PM readies for verbal duel with Abbas at UNGA

Netanyahu meets with Clinton, other heads of state, as Israeli diplomats work to sway international opinion ahead of Security Council hearing.

Prime Minister Binyamin Netanyahu 311 (R) (photo credit: REUTERS/Menahem Kahana)
Prime Minister Binyamin Netanyahu 311 (R)
(photo credit: REUTERS/Menahem Kahana)
NEW YORK – Prime Minister Binyamin Netanyahu spent Thursday in New York behind closed doors preparing his much-touted public verbal duel with Palestinian Authority President Mahmoud Abbas at the United Nations General Assembly on Friday morning.
During what is expected to be a dramatic showdown, Abbas will likely make an emotional bid to the represented nations, asking that they recognize Palestinian statehood, irrespective of any peace process with Israel. Netanyahu will then state Israel’s case to the Assembly.
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“You will hear a forceful enunciation of Israel’s narrative, and its desire for peace with the Palestinians and its Arab neighbors,” an Israeli official said.
Netanyahu’s message would be one that a majority of Israelis would be able to stand behind, the official said.
Abbas will likely receive a much better reception than Netanyahu, because the General Assembly, and international public opinion, favors Palestinian statehood.
But Israelis are cautiously optimistic that months of hard diplomatic work has paid off, and that in the UN body where it counts, the Security Council, they have thwarted the Palestinian bid for UN membership.
The US, one of five countries in the 15-member body with veto power, has promised to use it if need be, to thwart the PA’s bid.
But as the Palestinians prepare to hand in a formal request to UN Secretary-General Ban Ki-moon on Friday, Israel is hoping that the Palestinians do not have the requisite support of nine council members needed to pass the request.
Israel is hopeful that aside from the US, countries such as France, Germany, the United Kingdom and Colombia will oppose the Palestinian resolution. It is also likely that Gabon and Nigeria could be swayed as well.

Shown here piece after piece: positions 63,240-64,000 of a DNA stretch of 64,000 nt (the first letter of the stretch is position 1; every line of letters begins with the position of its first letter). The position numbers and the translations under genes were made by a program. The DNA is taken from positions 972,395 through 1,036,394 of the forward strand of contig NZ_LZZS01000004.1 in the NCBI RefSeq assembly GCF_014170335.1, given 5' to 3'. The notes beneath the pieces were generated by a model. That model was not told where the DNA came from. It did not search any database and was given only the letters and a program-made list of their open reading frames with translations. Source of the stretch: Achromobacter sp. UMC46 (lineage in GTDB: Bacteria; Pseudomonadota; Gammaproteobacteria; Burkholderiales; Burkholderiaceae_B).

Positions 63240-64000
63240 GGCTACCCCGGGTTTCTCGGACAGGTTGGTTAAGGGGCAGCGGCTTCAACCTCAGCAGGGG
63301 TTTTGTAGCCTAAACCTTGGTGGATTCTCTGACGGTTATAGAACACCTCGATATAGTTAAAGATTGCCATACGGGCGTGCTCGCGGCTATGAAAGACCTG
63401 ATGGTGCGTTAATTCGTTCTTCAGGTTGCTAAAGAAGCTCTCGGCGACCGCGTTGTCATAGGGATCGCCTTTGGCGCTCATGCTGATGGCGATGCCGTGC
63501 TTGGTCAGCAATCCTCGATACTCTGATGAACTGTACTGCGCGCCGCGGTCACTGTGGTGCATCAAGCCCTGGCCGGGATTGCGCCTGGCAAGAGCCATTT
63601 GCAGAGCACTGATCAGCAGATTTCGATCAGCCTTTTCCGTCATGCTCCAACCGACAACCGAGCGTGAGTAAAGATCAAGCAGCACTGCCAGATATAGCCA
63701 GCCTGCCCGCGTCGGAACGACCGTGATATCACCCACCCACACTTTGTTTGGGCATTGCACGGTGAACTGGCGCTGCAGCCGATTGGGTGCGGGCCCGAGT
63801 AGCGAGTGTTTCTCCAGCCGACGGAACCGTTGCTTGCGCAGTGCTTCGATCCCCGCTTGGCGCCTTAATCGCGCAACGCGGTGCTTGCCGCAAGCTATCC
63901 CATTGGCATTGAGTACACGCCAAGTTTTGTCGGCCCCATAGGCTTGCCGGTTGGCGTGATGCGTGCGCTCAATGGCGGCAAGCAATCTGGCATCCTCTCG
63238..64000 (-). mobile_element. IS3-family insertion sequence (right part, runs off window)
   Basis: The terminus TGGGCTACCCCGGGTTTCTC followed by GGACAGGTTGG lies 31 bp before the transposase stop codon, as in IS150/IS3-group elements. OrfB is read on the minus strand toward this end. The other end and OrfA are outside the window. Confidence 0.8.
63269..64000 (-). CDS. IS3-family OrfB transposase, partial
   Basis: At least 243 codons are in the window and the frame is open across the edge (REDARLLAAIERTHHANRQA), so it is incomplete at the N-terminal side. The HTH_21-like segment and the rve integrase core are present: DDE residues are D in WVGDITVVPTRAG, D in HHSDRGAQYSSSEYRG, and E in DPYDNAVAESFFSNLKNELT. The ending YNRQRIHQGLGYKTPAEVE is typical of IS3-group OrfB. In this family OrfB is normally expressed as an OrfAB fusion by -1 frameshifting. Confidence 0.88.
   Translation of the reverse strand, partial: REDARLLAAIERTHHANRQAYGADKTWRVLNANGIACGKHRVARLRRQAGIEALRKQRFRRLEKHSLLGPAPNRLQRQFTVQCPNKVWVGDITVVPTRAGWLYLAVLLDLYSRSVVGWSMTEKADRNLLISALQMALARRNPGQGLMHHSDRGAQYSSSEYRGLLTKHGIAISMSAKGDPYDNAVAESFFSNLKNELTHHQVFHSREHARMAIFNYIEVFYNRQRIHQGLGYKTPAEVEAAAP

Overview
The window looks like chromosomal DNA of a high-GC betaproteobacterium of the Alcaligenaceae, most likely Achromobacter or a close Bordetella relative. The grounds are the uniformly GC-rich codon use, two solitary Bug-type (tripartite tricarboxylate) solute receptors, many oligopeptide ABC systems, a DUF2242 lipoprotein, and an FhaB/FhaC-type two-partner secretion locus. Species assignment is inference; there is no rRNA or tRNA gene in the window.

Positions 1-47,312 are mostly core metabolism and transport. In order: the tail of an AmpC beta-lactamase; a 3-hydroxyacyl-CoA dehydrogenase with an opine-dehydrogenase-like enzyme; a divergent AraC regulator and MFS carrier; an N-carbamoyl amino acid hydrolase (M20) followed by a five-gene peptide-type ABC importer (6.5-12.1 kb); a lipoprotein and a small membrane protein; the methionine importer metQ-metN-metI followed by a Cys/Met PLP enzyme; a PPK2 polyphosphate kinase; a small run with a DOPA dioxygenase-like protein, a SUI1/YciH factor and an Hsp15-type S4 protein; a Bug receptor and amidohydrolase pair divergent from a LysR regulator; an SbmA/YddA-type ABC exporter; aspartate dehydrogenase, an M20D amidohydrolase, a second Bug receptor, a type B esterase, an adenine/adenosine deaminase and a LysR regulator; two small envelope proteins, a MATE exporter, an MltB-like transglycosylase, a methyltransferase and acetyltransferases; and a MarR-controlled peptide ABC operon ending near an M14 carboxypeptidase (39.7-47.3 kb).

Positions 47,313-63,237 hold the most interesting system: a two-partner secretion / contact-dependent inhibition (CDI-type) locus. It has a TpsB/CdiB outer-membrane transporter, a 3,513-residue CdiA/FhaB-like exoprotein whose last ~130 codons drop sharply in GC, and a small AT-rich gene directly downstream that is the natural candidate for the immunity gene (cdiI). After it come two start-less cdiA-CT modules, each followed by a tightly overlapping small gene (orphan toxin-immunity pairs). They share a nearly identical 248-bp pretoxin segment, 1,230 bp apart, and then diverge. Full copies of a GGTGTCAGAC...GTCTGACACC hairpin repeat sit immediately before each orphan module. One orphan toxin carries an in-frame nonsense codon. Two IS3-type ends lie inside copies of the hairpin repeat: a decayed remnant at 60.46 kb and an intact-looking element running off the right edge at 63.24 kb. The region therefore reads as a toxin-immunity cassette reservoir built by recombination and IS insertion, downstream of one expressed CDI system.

An Israeli official said countries have begun to realize that approving the membership bid of a state that is in the midst of a conflict sets a dangerous precedent for negotiated solutions in any conflict worldwide.
But Israelis left nothing to chance, and on Thursday, continued to lobby countries both on and off the Security Council.
Separately, Israel is also concerned that the PA could ask the UN General Assembly to upgrade its status to that of an observer nation; a move which would increase its status as a state, and expand on the rights available to it.
On Thursday, in his New York hotel room, Netanyahu met with South Sudanese President Salva Kiir Mayardit, Costa Rican President Laura Chinchilla Miranda and Portuguese Prime Minister Pedro Passos Coelho.
On Wednesday night, he met with US Secretary of State Hillary Clinton for close to two hours; that followed an almost hour long meeting with President Barack Obama. Netanyahu also spoke on Wednesday with Ban.
Obama and the Quartet are still hopeful that they will find a way to break the impasse and bring the Palestinians back to the negotiating table with Israel.
France has put forward a new year-long timetable for a renewed peace process.
Israel has repeatedly called on the Palestinians to negotiate.
Initially the Palestinians had refused to speak with Israel until it halted all Jewish construction in the West Bank and east Jerusalem. But now it is possible that statehood would open the door to renewed talks.
As of Thursday, however, no breakthrough had been found.
In New York, Ben Rhodes, deputy US national security adviser for strategic communication, told reporters that he didn’t believe the two sides were that far apart.
“When you look at the basis that the president laid out for negotiations on the issues of security and territory, it’s the belief of the president that the parties are not that far apart.
“That’s precisely why he laid out, again, those principles as a basis for negotiation, and that actually, the differences between the parties can be bridged and are not as wide as the atmosphere may suggest and that, therefore, it’s both necessary and worth the effort of pursuing direct negotiations because they hold out the promise of achieving a Palestinian state,” Rhodes said.